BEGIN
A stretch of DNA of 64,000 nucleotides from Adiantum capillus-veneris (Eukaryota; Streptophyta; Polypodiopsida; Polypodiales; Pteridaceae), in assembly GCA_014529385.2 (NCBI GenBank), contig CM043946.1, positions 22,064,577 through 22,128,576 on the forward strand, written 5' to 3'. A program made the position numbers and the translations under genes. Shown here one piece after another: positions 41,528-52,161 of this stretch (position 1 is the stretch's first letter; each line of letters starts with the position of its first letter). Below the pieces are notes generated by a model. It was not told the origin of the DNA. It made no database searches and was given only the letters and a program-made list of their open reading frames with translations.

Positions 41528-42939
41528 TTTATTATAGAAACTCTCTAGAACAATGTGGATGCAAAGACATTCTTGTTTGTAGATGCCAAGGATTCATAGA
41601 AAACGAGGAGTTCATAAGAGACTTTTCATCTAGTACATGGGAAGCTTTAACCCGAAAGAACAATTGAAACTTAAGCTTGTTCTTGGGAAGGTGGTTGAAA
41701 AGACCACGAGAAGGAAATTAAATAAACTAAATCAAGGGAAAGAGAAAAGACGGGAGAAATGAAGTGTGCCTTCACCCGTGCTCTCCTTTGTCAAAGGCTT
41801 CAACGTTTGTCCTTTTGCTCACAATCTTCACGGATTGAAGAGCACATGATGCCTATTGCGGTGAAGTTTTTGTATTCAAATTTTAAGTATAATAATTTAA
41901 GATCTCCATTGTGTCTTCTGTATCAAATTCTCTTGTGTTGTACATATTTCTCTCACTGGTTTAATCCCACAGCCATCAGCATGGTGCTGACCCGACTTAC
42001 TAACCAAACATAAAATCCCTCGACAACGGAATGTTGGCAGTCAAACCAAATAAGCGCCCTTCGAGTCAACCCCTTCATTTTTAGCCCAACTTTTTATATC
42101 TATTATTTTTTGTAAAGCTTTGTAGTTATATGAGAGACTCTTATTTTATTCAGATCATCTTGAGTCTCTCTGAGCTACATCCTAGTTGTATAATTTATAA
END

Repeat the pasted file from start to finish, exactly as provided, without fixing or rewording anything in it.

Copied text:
A stretch of DNA of 64,000 nucleotides from Adiantum capillus-veneris (Eukaryota; Streptophyta; Polypodiopsida; Polypodiales; Pteridaceae), in assembly GCA_014529385.2 (NCBI GenBank), contig CM043946.1, positions 22,064,577 through 22,128,576 on the forward strand, written 5' to 3'. A program made the position numbers and the translations under genes. Shown here one piece after another: positions 41,528-52,161 of this stretch (position 1 is the stretch's first letter; each line of letters starts with the position of its first letter). Below the pieces are notes generated by a model. It was not told the origin of the DNA. It made no database searches and was given only the letters and a program-made list of their open reading frames with translations.

Positions 41528-42939
41528 TTTATTATAGAAACTCTCTAGAACAATGTGGATGCAAAGACATTCTTGTTTGTAGATGCCAAGGATTCATAGA
41601 AAACGAGGAGTTCATAAGAGACTTTTCATCTAGTACATGGGAAGCTTTAACCCGAAAGAACAATTGAAACTTAAGCTTGTTCTTGGGAAGGTGGTTGAAA
41701 AGACCACGAGAAGGAAATTAAATAAACTAAATCAAGGGAAAGAGAAAAGACGGGAGAAATGAAGTGTGCCTTCACCCGTGCTCTCCTTTGTCAAAGGCTT
41801 CAACGTTTGTCCTTTTGCTCACAATCTTCACGGATTGAAGAGCACATGATGCCTATTGCGGTGAAGTTTTTGTATTCAAATTTTAAGTATAATAATTTAA
41901 GATCTCCATTGTGTCTTCTGTATCAAATTCTCTTGTGTTGTACATATTTCTCTCACTGGTTTAATCCCACAGCCATCAGCATGGTGCTGACCCGACTTAC
42001 TAACCAAACATAAAATCCCTCGACAACGGAATGTTGGCAGTCAAACCAAATAAGCGCCCTTCGAGTCAACCCCTTCATTTTTAGCCCAACTTTTTATATC
42101 TATTATTTTTTGTAAAGCTTTGTAGTTATATGAGAGACTCTTATTTTATTCAGATCATCTTGAGTCTCTCTGAGCTACATCCTAGTTGTATAATTTATAA